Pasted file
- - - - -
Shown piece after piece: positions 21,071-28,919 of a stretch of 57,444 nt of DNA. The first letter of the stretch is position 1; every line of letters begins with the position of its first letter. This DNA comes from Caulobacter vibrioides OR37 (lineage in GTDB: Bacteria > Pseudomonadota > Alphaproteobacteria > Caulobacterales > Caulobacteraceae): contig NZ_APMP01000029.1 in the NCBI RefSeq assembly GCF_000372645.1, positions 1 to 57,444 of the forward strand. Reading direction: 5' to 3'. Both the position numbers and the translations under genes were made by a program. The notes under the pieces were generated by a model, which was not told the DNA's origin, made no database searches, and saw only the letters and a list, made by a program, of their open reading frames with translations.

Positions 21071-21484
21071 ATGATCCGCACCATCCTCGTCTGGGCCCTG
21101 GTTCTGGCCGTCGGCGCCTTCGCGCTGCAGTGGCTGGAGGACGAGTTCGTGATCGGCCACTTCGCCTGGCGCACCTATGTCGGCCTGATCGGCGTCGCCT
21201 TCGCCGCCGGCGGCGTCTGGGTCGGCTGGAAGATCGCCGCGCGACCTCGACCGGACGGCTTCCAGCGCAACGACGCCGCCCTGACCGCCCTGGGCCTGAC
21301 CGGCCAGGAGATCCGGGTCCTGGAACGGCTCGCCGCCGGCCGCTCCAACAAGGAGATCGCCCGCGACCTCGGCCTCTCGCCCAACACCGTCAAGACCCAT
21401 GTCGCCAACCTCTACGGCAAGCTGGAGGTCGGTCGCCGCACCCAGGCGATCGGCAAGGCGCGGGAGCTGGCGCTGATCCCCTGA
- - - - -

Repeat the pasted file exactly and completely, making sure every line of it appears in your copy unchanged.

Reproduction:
Shown piece after piece: positions 21,071-28,919 of a stretch of 57,444 nt of DNA. The first letter of the stretch is position 1; every line of letters begins with the position of its first letter. This DNA comes from Caulobacter vibrioides OR37 (lineage in GTDB: Bacteria > Pseudomonadota > Alphaproteobacteria > Caulobacterales > Caulobacteraceae): contig NZ_APMP01000029.1 in the NCBI RefSeq assembly GCF_000372645.1, positions 1 to 57,444 of the forward strand. Reading direction: 5' to 3'. Both the position numbers and the translations under genes were made by a program. The notes under the pieces were generated by a model, which was not told the DNA's origin, made no database searches, and saw only the letters and a list, made by a program, of their open reading frames with translations.

Positions 21071-21484
21071 ATGATCCGCACCATCCTCGTCTGGGCCCTG
21101 GTTCTGGCCGTCGGCGCCTTCGCGCTGCAGTGGCTGGAGGACGAGTTCGTGATCGGCCACTTCGCCTGGCGCACCTATGTCGGCCTGATCGGCGTCGCCT
21201 TCGCCGCCGGCGGCGTCTGGGTCGGCTGGAAGATCGCCGCGCGACCTCGACCGGACGGCTTCCAGCGCAACGACGCCGCCCTGACCGCCCTGGGCCTGAC
21301 CGGCCAGGAGATCCGGGTCCTGGAACGGCTCGCCGCCGGCCGCTCCAACAAGGAGATCGCCCGCGACCTCGGCCTCTCGCCCAACACCGTCAAGACCCAT
21401 GTCGCCAACCTCTACGGCAAGCTGGAGGTCGGTCGCCGCACCCAGGCGATCGGCAAGGCGCGGGAGCTGGCGCTGATCCCCTGA